[ HOLLYWOOD SALOME ] ^ (Dir. Erick Ifergan) ^ * * 1/2 ^ This is a stylish and personal work, based loosely on “Salome,” from French emigre Ifergan. A young, beautiful girl (Nina Brosh) falls in love with a street preacher (Vincent Gallo) who prefers pleasures of the spirit to those of the flesh. A European aesthetic is in full force. In fact, plot is largely irrelevant as we move through a fashion-shoot lifetime of delicious cinematography. You can almost hear the director whispering “Now touch his face!” etc. during shooting, and these visual efforts pay off. The depiction of Hollywood Blvd life is nifty, using several non-actors, including a guy with no legs who actually spends all day cleaning the stars.
[ JEFFTOWN ] ^ (Dir. Daniel Kraus) ^ * * * * ^ This documentary sucked me in instantly with reverse psychology. Jeff, a man with Down’s syndrome, farts quite loudly, and his co-worker starts yelling at him and saying, “Go check your pants.” This lasts an uncomfortably long time, and I was beginning to get mad for mocking Jeff like this. But as Jefftown unfolds, a human picture emerges of a man who has his wits about him in every way, who uses his “disability” to get chicks, meet William Shatner, and drink free beer, and who looks after his elderly mother. Jeff doesn’t need our pity. Kraus skilfully leads us through the complex and humourous story, but whenever we get too comfortable he shocks us back to the mortal illness with things like shots of Jeff’s disfigured legs. Long, delicate work went into making this film, and it shows in every way.
[ THE BRIDE OF FRANK ] ^ (Dir. Steve Ballot) ^ * * ^ At times, “Bride” reaches brilliance with its non-actors improvising stark scenes of the scummy lameness that is manual labor. Then, purely for shock value, something horribly gross and usually misogynist happens involving goofy fake penises and breasts. The formerly homeless Frank O’Brien (as Frank) honestly presents the meaninglessness of his life, adopted by his co-workers and living in the warehouse. But he’s not so endearing on his quest for “big tits” that leads him to phonily murder and f/x-violate nearly every woman he encounters. I’m not sure the makers of this video feature realize how powerful their subversion could have been if they’d stuck to the harsh realities; the scene where Frank’s boss has to defend his working-man stench to suit-wearing bureaucrats was the hardest-hitting social commentary of the whole underground festival. Instead, it’s thrown out in favor of pee-pee jokes.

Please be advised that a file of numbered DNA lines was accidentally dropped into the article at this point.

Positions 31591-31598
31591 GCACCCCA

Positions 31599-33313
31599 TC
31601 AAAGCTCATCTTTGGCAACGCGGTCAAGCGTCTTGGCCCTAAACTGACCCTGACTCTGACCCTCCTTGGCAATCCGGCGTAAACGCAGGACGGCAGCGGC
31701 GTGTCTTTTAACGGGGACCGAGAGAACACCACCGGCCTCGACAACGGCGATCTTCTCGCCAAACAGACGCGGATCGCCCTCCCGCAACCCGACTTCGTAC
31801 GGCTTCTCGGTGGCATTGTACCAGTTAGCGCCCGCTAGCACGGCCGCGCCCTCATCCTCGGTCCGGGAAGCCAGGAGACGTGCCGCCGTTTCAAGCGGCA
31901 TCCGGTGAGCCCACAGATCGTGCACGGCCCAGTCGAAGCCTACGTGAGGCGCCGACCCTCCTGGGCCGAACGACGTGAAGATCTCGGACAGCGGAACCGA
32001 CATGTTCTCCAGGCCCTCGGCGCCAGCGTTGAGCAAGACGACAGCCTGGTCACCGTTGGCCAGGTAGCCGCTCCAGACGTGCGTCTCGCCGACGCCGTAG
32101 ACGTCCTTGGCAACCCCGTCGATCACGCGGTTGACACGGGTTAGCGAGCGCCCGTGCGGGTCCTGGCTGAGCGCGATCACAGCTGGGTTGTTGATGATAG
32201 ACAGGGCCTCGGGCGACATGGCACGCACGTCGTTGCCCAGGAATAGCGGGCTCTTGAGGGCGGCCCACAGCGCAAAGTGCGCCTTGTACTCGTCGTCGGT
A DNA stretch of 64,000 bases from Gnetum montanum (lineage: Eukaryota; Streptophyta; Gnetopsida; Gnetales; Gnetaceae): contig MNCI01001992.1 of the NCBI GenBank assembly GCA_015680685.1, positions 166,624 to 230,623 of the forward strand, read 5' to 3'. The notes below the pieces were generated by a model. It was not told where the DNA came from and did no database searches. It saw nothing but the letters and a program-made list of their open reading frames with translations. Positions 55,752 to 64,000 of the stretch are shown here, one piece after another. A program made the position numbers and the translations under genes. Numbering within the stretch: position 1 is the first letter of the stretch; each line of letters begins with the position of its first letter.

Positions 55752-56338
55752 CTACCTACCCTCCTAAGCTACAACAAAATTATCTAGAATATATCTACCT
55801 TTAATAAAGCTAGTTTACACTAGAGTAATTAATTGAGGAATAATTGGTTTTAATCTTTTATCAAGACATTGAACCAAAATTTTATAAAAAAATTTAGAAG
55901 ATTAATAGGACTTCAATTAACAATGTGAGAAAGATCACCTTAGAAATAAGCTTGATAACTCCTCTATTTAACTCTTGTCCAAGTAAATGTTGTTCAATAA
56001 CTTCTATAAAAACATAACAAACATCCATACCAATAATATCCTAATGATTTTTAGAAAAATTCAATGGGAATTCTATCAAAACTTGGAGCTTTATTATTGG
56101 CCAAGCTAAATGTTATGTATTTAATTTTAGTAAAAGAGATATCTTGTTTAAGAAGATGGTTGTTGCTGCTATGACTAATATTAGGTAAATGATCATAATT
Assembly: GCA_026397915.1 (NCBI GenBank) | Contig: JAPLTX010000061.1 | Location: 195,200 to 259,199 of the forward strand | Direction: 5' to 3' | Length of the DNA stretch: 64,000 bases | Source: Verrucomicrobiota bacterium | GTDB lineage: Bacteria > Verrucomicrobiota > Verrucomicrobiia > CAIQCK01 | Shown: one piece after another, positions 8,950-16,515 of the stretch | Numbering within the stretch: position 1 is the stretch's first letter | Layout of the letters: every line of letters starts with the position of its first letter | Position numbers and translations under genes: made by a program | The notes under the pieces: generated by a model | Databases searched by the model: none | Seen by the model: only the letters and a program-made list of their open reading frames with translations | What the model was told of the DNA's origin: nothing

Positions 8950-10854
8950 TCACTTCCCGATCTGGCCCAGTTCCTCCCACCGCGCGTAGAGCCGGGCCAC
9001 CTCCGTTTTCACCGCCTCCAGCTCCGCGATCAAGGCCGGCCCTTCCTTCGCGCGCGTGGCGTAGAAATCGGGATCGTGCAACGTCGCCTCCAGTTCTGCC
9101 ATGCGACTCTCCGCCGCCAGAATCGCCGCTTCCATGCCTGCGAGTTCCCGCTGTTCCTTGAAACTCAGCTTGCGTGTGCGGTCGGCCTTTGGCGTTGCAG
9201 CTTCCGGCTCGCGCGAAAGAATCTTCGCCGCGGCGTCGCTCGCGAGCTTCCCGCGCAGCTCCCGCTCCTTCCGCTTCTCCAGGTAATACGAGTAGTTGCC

[ SURRENDER DOROTHY ] ^ (Dir. Kevin B DiNovis) ^ * * * 1/2 ^ (http://www.tlavideo.com/dorothy.html) ^ A fine feature film. It had a rough-around-the-edges feel that reminded me fondly of “Roadkill” or “Go Fish” (the B&W cinematography had something to do with it), and occasional steadicam and other high-pro touches to add pizzazz. The story is about a loner who can’t handle women, except through his imagination. So he uses it to the fullest, i.e. masturbating with the forks of his lust-objects, etc. To the dismay of his junkie/parasite squatter-roommate, he finally decides he needs a more interactive fantasy. This bizarre psychological journey pushes credibility in stylized ways, and it’s well worth the trip. The ending caused a little confusion among viewers, but only because we wanted to see… well, you figure it out.